It's a good thing the show was shorter by half a day than prior ones. We got a little weary of our luggage. We used a Lowepro TZ1 to haul a Nikon D300 and Coolpix S510 around, but we also had to carry a notebook and transport things like business cards and product literature. The TZ1 was overworked.

And when our bag is overworked, we're overworked.

But we weren't really didn't know what to do. We realized we needed professional help, so we asked for it.

Lowepro Fastpack. A side door so you don't have to unzip the whole bag.

We started at the Lowepro booth (http://www.lowepro.com). The nurse made an appointment for us with Dr. Adam Croan who promptly tried to medicate us with the latest Fastpack and Flipside meds. The Fastpack is a backpack design with a side door through wide you can extricate your camera. The Flipside is a backpack that opens only on the side next to your back, so nothing can be "borrowed" when you aren't looking.

We are no fans of backpacks, though. That's partly because we're public transportation enthusiasts and have acquired a distinct dislike of the space-eating bags. People who carry them have no conception of how far they extend behind them and are constantly banging into seated passengers and other innocents. No, Doc, no backpack for us.

He suggested the Cirrus lunchbox style bag on us but that was more for transporting some gear to a party than it was for working a trade show. Maybe a belt on which we could hang accessory bags, he asked. Hmmm.

In the middle of our consult, however, he was called away to deal with a patient who only spoke Spanish. We were handed off to his colleague (and Lowepro bag designer) Pete Hill.

He suggested the Reza 170 and Stealth 100 shoulder bags and we took note of them. They reminded us a bit of our old Domke, which is just a tad too small for our latest gear.

On we went to the Mountainsmith booth (http://www.mountainsmith.com). We'd seen their latest products made of recycled plastic bottles at Sneak Peek and were curious if they could cure us while making us green, too.

Mountainsmith Cyber II. How many bottles does it take to make a compact case?

Sam Bailey, something of a nurse practitioner, took us under her wing. First she explained that the recycling technology has quite a carbon footprint of its own. Plastic bottles are sent to Japan, which has developed the world's finest cleaning technology. If you don't wash out the bottle well, the impurities compromise the quality of the recycled fabric.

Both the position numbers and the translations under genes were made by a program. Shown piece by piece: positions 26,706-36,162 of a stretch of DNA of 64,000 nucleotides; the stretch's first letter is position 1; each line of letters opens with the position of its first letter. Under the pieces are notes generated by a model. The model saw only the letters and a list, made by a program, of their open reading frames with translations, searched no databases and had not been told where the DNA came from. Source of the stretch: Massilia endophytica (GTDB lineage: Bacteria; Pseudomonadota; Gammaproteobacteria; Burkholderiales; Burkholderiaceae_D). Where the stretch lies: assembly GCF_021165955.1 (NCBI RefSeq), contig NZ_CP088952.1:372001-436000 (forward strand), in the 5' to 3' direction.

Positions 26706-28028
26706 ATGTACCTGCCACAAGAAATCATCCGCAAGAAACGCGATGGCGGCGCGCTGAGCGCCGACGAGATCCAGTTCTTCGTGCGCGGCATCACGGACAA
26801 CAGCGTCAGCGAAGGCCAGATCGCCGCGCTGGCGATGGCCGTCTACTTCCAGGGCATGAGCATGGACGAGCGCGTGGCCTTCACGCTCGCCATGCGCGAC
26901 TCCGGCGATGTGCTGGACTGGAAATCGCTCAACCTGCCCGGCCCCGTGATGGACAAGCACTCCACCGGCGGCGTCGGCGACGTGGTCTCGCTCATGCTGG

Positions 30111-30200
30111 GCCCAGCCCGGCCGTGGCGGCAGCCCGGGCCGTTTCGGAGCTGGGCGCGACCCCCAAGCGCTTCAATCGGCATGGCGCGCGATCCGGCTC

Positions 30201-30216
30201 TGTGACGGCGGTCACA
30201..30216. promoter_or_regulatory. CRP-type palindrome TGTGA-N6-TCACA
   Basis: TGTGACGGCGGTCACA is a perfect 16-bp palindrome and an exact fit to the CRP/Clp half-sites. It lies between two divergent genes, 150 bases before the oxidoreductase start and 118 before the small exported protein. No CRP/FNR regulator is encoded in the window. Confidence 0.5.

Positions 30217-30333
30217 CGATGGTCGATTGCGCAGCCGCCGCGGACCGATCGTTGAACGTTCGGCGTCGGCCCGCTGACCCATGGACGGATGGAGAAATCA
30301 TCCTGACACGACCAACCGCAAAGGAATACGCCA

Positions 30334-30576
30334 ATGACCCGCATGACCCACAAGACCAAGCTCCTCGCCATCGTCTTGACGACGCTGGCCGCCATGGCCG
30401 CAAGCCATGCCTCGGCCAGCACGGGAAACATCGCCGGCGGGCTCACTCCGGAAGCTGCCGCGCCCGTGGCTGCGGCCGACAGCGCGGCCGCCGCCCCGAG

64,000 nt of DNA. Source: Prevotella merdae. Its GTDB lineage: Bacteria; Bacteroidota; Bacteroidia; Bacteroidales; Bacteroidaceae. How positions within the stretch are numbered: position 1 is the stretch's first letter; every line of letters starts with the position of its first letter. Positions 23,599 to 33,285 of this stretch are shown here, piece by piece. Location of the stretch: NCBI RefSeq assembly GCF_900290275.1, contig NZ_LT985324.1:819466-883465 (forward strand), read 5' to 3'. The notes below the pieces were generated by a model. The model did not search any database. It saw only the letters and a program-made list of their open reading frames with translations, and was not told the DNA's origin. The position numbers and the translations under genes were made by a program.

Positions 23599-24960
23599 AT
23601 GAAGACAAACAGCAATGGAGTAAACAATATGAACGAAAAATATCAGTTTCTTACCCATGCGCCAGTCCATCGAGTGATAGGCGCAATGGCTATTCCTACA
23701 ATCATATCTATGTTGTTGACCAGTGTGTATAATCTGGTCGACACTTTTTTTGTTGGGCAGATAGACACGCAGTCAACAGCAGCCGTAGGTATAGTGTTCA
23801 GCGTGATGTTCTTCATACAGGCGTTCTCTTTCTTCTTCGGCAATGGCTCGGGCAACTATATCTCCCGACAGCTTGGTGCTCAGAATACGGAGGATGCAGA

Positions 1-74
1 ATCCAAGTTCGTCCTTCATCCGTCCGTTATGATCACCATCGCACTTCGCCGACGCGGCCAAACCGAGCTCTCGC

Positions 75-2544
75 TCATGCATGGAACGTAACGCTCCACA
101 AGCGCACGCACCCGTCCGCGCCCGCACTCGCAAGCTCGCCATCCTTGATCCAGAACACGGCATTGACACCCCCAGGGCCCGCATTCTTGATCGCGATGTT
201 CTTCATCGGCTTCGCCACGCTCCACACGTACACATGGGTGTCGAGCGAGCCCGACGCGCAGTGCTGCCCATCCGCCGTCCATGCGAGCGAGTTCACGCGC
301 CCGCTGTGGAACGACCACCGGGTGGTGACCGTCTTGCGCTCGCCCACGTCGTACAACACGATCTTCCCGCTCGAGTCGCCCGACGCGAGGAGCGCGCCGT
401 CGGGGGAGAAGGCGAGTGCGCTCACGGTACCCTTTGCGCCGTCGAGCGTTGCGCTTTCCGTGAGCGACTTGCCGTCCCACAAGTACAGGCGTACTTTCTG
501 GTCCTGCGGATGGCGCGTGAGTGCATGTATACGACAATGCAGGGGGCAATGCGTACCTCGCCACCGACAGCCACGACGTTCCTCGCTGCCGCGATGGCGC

The fiber itself, however, is woven in China where the bags are assembled. You still can't substitute elastic and foam with recycled material, but the cloth is indeed recycled. On their smaller Cyber II recycled line, the company actually tells you how many bottles it took to make the bag. A little digicam case can take as many as three bottles.

Her suggestion was the Tour FX, a medium-sized bag, and the Aurora AT, which has a rubber bottom. Both of them were shoulder bags. Neither quite seemed as capable as our old Domke, though.

ThinkTank Booth. The belt approach.

We were about to give up when we wandered by the ThinkTank booth (http://www.thinktankphoto.com). They had a line that reminded us a bit of the belt system we saw at Lowepro, but greatly extended.

You could indeed hang the holster we fond of and a bag designed for an external flash, too. There were also pouches of various sizes for stuff like reporters' notebooks. They even have an energy bar bag. The belt idea appealed to us because it most resembles a desk, which is where we do most of our work, after all.

And to which we'll return for our show wrap-up report and our second annual PMA Envy awards. Stay tuned!